Saturday, May 23, 2009

May Flowers - First Blush

Nothing is so beautiful as spring -
When weeds, in wheels, shoot long and lovely and lush;
Thrush's eggs look little low heavens, and thrush
Through the echoing timber does so rinse and wring
The ear, it strikes like lightnings to hear him sing;
The glassy peartree leaves and blooms, they brush
The descending blue; that blue is all in a rush
With richness; the racing lambs too have fair their fling.
What is all this juice and all this joy?
A strain of the earth's sweet being in the beginning
In Eden garden. -Have, get, before it cloy,
Before it cloud, Christ, lord, and sour with sinning,
Innocent mind and Mayday in girl and boy,
Most, O maid's child, thy choice and worth the winning.
~ Spring by Gerard Manley Hopkins

April showers indeed bring May flowers, and May is possibly the most glorious of all the months of the floral year.  Rose, Rhododendron, Clematis, Iris, Peony, Honeysuckly, Lily, and more; they all in turn burst forth in colored array, taking our breaths away as they revive our breath again with their sweet fragrances.                                                                     
                                                                                                                                                                                                                                 This sweet little rose is Cleotilde Soupert, a small creamy white-to-soft pink cabbage rose.  It has 100 petals and a fine perfume.  The rose pictured above is also Cleotilde.  It has a hard time in humid weather (which we have), but it's worthwhile, for  Cleotilde is like having living porcelain in the garden.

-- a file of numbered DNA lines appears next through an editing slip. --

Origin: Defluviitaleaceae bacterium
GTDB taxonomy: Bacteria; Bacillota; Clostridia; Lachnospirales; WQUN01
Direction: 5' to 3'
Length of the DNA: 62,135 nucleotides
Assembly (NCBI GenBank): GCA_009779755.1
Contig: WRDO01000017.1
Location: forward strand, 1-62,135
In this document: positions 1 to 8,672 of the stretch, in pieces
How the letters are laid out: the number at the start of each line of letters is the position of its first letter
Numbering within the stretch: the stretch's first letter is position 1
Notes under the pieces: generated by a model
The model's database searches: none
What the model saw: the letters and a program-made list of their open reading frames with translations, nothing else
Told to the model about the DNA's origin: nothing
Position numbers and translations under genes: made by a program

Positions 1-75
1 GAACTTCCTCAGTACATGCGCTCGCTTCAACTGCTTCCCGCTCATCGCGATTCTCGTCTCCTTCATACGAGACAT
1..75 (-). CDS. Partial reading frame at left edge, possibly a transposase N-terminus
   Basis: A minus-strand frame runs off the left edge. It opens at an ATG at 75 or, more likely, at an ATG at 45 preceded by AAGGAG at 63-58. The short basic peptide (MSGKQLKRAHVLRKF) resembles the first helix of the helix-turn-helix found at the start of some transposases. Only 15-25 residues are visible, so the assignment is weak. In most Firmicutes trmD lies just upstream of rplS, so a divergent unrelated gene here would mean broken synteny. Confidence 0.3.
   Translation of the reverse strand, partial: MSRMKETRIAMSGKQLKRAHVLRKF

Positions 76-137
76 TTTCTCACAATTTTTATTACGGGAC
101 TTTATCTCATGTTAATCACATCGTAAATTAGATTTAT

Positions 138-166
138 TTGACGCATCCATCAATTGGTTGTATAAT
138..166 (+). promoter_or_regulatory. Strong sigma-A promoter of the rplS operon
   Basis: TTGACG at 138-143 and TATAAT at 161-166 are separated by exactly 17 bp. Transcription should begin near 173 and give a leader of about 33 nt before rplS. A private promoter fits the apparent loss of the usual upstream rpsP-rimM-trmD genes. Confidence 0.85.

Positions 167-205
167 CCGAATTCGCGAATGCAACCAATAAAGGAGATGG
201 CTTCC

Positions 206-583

Yes, the Rhodie is really this brilliant!  It's bright fuchsia color is simply stunning.
Next to the Rhododendron is an equally brilliant Clematis combination.  I must confess that I don't remember the names of these two vines, but now that they are in their 3rd year, they are just remarkable.  When my Mother saw them, she commented that they looked like a silk floral arrangement.  These flowers are also pictured at the top of my Blog.This is a view overlooking Cleotilde, blooming Sage, and the Rhodie.  You can also see a Boxwood along with the PeeGee Hydrangea tree and Stella Del Oro Lilies which are both yet to bloom.Moving to the front yard, you can peek through foliage to see the white Azaleas in full bloom while the Sweet Pea rose is just beginning to pop.  In a later posting, I'll show you Sweet Pea in all her glory - so heavy with blooms that she is bent over.For now we'll end with the Thomas Affleck rose.  This rose, like all my roses are Texas Pioneer or Antique roses which can be found at the Antique Rose Emporium.  Check out their site and order their free catalog - you'll become an addict, too!  Here's a closer look at Thomas Affleck.  It's a semi-double bloom rose that was developed in Texas in the 18th century.  It's intense pink really pops in the garden, and it's fragrance is beautiful.  It's thornless, too!Thank you for strolling in the garden with me and enjoying the delights of Spring.  In the next couple of postings, we'll see more of the garden.  Springtime blessings to you!

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